, but also in terms of how her critical work (which resides in her so-called fictional writings as well as in her essays) affects our understanding of ‘fiction’, ‘the novel’, ‘poetry’, ‘literature’, ‘creative writing’, ‘criticism’, ‘narrative theory’, ‘autobiography’, ‘life writing’ and so on. Cixous is not so much ‘a writer’s writer’, as a poetic thinker who compels us to develop new ways of approaching both creative and critical writing, both literature and literary criticism and theory. Historians, critics and theorists alike have tended to overlook
. Their voices all found their way into the poem, expressing the many tensions between the older and contemporary ways of life, and our differing approaches to what we mean by ‘nature’. (Porteous 2014: 10–11) In this respect, Porteous is following a similar formula to Alice Oswald in her long poem ‘Dart’, although it is very different in tone and effect (Oswald 2002). Interpretation is a broad practice that embodies, creative writing and art, constructing ideas of place, explaining the natural environment and promoting a corporate identity. While projects like that on
debates concerning appropriate relations between literature and theology are not a primary concern. There are many reasons why this is so. Chief among these is the fact that literature written by women is so rich in its references to the divine. Early works of feminist criticism celebrated the discovery of this remarkable spiritual legacy and demonstrated how the spiritual radicalism of women’s creative writing posed a direct challenge to the conventions of domestic piety usually deemed appropriate to women. For this reason women authors often found it necessary to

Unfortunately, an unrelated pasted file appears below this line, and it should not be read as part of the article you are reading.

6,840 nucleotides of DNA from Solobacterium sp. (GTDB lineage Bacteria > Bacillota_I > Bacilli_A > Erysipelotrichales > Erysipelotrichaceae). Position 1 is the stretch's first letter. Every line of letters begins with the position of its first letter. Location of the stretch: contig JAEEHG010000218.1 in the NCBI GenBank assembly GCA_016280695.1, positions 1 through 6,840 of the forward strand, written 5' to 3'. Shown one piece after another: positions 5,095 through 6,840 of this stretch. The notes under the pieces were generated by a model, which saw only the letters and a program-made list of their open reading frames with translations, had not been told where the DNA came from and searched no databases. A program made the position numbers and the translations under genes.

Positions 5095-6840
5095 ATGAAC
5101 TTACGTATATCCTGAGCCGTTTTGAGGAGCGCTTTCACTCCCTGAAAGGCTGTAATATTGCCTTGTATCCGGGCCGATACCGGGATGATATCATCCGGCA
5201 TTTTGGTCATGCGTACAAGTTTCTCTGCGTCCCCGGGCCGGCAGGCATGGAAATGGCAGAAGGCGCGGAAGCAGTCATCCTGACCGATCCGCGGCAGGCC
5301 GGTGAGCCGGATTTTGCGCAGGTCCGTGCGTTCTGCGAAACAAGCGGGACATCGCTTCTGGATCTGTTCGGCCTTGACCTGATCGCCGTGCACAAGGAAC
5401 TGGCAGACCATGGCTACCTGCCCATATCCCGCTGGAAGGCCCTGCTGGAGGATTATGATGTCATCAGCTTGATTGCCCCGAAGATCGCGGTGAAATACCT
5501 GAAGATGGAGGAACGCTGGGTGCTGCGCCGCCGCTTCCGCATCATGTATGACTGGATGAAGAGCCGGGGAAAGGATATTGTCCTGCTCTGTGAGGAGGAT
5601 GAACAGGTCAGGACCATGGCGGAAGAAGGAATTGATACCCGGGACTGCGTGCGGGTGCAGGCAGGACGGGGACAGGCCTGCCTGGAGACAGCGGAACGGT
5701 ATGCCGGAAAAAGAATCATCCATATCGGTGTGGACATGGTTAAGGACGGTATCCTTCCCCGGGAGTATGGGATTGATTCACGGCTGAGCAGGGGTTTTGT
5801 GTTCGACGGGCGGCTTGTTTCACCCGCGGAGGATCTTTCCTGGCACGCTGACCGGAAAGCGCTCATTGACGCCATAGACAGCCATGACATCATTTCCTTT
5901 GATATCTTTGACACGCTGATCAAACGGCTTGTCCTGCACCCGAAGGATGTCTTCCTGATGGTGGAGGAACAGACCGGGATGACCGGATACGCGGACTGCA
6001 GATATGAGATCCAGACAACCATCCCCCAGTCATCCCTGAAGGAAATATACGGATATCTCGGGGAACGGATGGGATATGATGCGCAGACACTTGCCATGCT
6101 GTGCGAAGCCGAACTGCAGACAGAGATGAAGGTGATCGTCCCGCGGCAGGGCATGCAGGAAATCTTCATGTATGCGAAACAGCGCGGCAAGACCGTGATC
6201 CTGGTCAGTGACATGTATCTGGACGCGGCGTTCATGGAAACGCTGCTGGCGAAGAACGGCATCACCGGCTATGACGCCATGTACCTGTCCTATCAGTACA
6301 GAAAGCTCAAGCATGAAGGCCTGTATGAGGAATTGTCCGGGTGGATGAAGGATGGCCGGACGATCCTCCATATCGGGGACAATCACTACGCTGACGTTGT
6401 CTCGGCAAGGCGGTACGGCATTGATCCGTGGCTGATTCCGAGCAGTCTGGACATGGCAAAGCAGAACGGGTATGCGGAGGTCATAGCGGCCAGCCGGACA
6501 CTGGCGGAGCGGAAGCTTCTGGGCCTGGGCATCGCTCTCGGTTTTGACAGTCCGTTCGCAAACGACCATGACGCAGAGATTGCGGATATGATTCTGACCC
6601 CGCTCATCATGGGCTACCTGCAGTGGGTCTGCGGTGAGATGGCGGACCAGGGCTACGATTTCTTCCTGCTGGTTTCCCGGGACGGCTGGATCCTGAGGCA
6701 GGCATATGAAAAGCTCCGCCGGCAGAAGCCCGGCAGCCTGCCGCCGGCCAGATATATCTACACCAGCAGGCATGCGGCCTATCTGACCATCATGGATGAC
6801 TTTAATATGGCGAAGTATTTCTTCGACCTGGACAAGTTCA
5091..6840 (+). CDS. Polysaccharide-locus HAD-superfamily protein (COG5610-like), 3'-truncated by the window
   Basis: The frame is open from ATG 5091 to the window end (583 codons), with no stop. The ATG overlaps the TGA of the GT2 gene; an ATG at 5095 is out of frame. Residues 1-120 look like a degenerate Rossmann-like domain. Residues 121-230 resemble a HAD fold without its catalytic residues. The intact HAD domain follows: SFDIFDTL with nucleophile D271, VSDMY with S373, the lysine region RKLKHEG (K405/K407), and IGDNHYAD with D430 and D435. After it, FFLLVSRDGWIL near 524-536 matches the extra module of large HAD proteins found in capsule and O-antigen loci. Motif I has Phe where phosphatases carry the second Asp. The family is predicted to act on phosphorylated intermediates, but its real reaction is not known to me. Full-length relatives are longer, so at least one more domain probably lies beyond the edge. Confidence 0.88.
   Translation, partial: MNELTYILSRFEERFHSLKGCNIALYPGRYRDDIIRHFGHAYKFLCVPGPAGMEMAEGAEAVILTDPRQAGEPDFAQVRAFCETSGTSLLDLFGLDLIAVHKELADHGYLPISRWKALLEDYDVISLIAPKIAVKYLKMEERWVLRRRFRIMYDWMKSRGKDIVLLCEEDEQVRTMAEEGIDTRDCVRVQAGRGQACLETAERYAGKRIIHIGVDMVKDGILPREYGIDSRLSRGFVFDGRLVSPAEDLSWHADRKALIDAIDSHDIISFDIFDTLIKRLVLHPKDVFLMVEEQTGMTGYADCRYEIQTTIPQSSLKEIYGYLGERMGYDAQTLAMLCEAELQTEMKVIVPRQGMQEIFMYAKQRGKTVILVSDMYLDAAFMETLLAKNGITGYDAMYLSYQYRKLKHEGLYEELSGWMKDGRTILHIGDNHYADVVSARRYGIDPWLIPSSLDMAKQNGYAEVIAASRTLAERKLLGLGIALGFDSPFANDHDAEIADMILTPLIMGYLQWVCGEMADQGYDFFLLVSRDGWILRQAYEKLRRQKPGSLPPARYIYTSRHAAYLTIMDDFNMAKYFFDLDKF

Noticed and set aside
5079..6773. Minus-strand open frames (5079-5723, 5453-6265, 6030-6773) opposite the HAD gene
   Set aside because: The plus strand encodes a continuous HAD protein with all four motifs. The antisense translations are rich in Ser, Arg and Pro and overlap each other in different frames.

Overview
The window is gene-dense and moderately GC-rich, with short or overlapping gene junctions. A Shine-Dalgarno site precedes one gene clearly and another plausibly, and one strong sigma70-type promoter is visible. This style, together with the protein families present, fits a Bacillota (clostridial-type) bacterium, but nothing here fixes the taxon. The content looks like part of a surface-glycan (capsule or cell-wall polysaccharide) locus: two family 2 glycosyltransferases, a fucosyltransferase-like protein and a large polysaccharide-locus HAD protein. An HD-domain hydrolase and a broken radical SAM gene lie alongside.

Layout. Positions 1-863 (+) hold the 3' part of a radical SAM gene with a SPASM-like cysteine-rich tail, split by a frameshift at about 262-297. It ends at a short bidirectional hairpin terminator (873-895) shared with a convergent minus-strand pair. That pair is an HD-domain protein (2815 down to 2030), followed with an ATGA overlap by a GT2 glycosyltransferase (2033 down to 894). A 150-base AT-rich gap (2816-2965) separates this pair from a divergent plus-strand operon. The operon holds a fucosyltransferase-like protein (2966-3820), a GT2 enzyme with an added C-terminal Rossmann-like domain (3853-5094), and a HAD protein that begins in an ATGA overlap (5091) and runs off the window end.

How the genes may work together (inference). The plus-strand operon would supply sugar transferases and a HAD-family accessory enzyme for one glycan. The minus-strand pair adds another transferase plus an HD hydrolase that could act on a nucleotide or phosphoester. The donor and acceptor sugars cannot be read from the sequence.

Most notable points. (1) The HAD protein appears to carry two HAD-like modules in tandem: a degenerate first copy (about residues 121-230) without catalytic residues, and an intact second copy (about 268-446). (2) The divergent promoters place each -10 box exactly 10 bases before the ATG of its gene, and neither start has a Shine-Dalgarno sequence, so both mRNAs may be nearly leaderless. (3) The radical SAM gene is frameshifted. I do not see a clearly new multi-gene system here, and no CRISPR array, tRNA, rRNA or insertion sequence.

: [the] adolescent girl’s body becomes a perfect stage on which to illustrate the tenuousness of both whiteness and blackness because so much of the girl’s identity is intricately linked to her physical body, and it is on the physical body that we expect racial identity to make itself visible. 2 Crucially, in both novels, the protagonists also engage, with varying degrees of commitment and success, in the act of creative writing, which serves to reflect back inevitably upon the authorship of the novels themselves. If the novel of adolescence